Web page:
According to Kathleen Karlsen of Living Arts Originals, the use of flowers as symbols for human characteristics began in ancient times. Flowers and plants were often associated with a god or goddess, and during the Renaissance it became the practice for artists to add these plants to their paintings to symbolize the characteristics attributed to a particular deity. During the Victorian era, the idea of using "the language of the flowers" to express one's feelings became very popular, and this practice is still in use today.
The Scarlet Pimpernel (Anagallis arvensis) is a tiny wildflower of the lily family. It symbolizes change, particularly a major life change.
Heather (any plant from the family Ericaceae) is a sturdy flowering shrub that is covered with feathery lavender or white bloom in the spring. Heather symbolizes transformative change, or something growing from the mundane to the extraordinary.
The lilac (Syringa vulgaris), which is an early flowering spring shrub, symbolizes growth. It stands for the change from ignorance to knowledge, from innocence to wisdom.
True black roses do not exist in nature, but common roses are sometimes dyed or painted black. A black rose is symbolic of death, particularly the death of old habits, and rebirth into a changed life or state of mind.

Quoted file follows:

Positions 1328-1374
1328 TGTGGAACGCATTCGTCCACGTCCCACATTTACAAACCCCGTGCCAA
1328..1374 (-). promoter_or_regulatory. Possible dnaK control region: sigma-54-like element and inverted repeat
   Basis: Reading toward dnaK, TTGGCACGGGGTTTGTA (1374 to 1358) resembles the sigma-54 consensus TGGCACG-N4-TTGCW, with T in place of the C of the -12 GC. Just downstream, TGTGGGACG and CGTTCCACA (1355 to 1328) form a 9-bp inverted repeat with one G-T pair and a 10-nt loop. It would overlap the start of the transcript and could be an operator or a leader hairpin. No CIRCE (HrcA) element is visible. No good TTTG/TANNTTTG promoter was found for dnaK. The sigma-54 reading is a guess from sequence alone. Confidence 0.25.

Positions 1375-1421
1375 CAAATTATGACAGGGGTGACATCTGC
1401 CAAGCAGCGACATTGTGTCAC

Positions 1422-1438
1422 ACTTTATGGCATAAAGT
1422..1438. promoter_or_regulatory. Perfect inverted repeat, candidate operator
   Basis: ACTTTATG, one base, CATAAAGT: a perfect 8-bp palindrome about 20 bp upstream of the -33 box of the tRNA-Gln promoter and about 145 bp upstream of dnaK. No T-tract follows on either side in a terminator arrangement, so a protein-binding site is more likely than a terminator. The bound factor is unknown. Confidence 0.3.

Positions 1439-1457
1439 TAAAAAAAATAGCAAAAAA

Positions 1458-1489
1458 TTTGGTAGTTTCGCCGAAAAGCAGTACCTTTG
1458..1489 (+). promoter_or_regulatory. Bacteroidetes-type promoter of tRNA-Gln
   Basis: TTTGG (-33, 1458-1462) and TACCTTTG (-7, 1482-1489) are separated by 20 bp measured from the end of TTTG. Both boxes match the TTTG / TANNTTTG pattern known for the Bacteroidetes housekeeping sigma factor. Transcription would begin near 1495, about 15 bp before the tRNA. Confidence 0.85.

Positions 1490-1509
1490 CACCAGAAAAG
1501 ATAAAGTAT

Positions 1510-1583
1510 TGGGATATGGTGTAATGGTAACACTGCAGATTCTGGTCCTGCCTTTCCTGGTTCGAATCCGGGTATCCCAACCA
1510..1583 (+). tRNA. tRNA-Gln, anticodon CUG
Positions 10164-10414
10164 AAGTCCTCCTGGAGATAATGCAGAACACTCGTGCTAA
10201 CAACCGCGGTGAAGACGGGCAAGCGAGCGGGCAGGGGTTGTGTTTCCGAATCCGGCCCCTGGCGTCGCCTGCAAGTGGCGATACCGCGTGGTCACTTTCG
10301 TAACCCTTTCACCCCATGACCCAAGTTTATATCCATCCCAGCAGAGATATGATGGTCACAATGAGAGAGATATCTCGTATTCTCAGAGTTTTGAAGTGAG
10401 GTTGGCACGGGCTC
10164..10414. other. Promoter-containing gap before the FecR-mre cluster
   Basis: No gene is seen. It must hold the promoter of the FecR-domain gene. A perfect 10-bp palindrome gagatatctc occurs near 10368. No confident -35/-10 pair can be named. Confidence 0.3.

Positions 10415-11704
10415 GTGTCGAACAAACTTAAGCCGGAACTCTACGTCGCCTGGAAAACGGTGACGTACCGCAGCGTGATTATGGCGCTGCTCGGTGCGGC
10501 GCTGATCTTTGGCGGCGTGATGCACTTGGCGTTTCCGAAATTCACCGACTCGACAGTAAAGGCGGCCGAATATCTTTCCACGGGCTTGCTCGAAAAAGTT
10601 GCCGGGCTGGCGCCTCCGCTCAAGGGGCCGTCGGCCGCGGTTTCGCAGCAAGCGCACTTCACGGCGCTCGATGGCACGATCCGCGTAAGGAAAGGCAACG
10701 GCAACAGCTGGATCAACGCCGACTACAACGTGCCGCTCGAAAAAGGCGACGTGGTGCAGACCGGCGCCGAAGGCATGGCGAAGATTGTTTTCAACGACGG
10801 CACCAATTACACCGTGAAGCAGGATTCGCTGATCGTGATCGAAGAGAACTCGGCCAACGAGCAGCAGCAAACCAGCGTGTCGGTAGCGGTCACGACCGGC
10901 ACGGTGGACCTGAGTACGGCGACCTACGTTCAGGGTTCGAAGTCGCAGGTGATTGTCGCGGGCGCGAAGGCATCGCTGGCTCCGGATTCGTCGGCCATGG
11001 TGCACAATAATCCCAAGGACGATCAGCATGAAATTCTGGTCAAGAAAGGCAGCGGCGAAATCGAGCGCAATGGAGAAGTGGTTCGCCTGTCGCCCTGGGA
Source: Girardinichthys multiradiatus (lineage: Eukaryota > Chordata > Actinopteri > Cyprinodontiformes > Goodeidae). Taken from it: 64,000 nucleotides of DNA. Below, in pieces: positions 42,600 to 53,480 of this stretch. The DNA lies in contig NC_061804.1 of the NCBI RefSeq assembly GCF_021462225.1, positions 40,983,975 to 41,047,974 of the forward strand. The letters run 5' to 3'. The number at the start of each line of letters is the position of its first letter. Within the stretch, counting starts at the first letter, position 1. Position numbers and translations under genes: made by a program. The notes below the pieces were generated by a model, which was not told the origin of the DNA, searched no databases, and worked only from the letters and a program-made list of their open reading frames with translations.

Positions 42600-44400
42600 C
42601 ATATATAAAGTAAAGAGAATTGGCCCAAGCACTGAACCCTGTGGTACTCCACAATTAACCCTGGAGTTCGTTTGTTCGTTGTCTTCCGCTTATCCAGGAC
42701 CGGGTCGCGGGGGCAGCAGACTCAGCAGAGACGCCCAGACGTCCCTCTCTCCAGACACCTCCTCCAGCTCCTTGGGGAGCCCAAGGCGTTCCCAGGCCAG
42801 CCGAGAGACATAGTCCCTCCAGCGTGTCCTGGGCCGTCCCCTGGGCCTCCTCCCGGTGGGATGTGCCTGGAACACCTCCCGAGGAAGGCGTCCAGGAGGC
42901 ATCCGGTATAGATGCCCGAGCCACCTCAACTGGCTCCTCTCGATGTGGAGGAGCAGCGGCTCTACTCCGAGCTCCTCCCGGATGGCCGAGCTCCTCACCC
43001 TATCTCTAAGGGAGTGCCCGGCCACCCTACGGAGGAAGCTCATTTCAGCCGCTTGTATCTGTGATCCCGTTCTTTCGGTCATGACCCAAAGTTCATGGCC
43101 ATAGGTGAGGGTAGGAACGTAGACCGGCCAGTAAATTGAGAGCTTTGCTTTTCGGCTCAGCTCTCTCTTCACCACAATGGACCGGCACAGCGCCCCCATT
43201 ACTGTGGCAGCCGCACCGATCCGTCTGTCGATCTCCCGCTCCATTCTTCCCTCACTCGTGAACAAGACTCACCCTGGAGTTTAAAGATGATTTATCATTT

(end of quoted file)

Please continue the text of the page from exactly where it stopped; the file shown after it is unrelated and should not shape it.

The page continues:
The common daffodil (Narcissus sylvestrus) is one of the first flowers to bloom in the spring, often poking its green shoots through the snow. It symbolizes the change of seasons, the triumph of new hope over despair.
Delphinium are tall, blue spikes of bloom from the family Ranunculae. In the language of flowers, they symbolize spiritual growth and change.
Iris (genus Iridaceae) symbolize the change from the dreary monotony of winter to the showny rebirth of spring and the renewal of the earth.
Snapdragons (Antirrhinum) convey the wish that all of the recipient's hoped-for changes will come to pass.